Tuesday, October 25, 2016

“Just teaches physics”

A biographical squib:

Alex Small is a tenured associate professor of physics at California State Polytechnic University at Pomona. When people are watching, he facilitates learner-centered activities for the accomplishment of learning objectives and engages in production of scholarly knowledge in interdisciplinary paradigms. When people aren’t watching, he just teaches physics and does research on biological applications of optics.

Alex Small, “Tips for Managing Curmudgeons” (The Chronicle of Higher Education).
Administrative types could benefit from Small’s advice.


From Honoré de Balzac’s story “Sarrasine.” La Zambinella speaks:

“Orgies do harm to my voice.”

The Human Comedy: Selected Stories , trans. from the French by Linda Asher, Carol Cosman, and Jordan Stump (New York: New York Review Books, 2014). This story translated by Stump.
She means, of course, wild parties — nothing more.

“Sarrasine” became the stuff of Roland Barthes’s tour de force S/Z (1970). I’m glad to have read, at last, the story.

Also from Balzac
“Easily five foot eight or nine”

Erasmus ekphrasis

From a description of Hans Holbein the Younger’s 1523 portrait of Erasmus:

Stefan Zweig, Erasmus of Rotterdam  , trans. Eden and Cedar Paul (New York: Viking, 1934).

The painting hangs in the Louvre. Wikipedia has a large, clear reproduction, much larger than this one:

[Portrait of Erasmus of Rotterdam .]

Other Zweig posts
Destiny, out of one’s hands : Fanaticism and reason : Happy people, poor psychologists : Little world : School v. city : “A tremendous desire for order” : Urban pastoral, with stationery : Zweig’s last address book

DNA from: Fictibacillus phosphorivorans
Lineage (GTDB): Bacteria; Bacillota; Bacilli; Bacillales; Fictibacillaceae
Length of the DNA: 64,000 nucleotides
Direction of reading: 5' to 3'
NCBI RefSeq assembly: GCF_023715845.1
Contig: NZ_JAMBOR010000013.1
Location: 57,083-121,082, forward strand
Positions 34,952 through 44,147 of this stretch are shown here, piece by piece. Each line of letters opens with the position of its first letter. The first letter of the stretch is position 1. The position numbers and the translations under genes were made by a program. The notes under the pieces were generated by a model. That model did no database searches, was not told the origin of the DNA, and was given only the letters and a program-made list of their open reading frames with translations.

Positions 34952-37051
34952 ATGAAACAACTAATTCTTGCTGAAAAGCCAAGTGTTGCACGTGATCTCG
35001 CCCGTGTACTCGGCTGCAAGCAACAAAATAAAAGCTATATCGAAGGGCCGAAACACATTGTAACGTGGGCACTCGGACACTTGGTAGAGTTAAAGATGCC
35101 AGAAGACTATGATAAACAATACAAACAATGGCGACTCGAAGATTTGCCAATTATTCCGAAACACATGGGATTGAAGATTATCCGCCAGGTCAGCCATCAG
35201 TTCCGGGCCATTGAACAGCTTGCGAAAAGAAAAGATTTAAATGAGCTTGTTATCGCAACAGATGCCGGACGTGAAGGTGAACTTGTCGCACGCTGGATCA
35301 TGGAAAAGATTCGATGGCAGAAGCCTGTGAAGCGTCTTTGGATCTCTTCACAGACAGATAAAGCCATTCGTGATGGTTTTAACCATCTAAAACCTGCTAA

Monday, October 24, 2016

Awkward metaphor of the day

A campaign spokesman, speaking of his candidate to an anchor on CNN:

“He’s not going to be a wallflower that’s going to get pushed around.”
I can’t imagine what metaphor this spokesman was reaching for. But it certainly wasn’t wallflower . Perhaps he was confusing school dances, where the meek stand off to the side, and school hallways, where the meek get pushed up against the lockers.

The comments from Daughter Number Three and Pete Lit on this recent post made me notice the spokesman’s use of “with all due respect” — twice, each time prefacing a reply that said, in essence, You’re completely, totally wrong, you jerk.

Related reading
All OCA metaphor posts (Pinboard)

[“Where the meek stand off to the side”: if they’re even there. I speak from experience.]

A Face in the Crowd

From A Face in the Crowd (dir. Elia Kazan, 1957). Marcia Jeffries (Patricia Neal) asks Larry “Lonesome” Rhodes (Andy Griffith) a question:

“But how does it feel?”

“How does what feel?”

“Saying anything that comes into your head and being able to sway people like this?”

“Yeah, I guess I can.” [Pauses .] “Yeah, I guess I can.”
Lonesome Rhodes is a product, really, made for radio and television. He refuses to follow scripts. His people, as he describes them: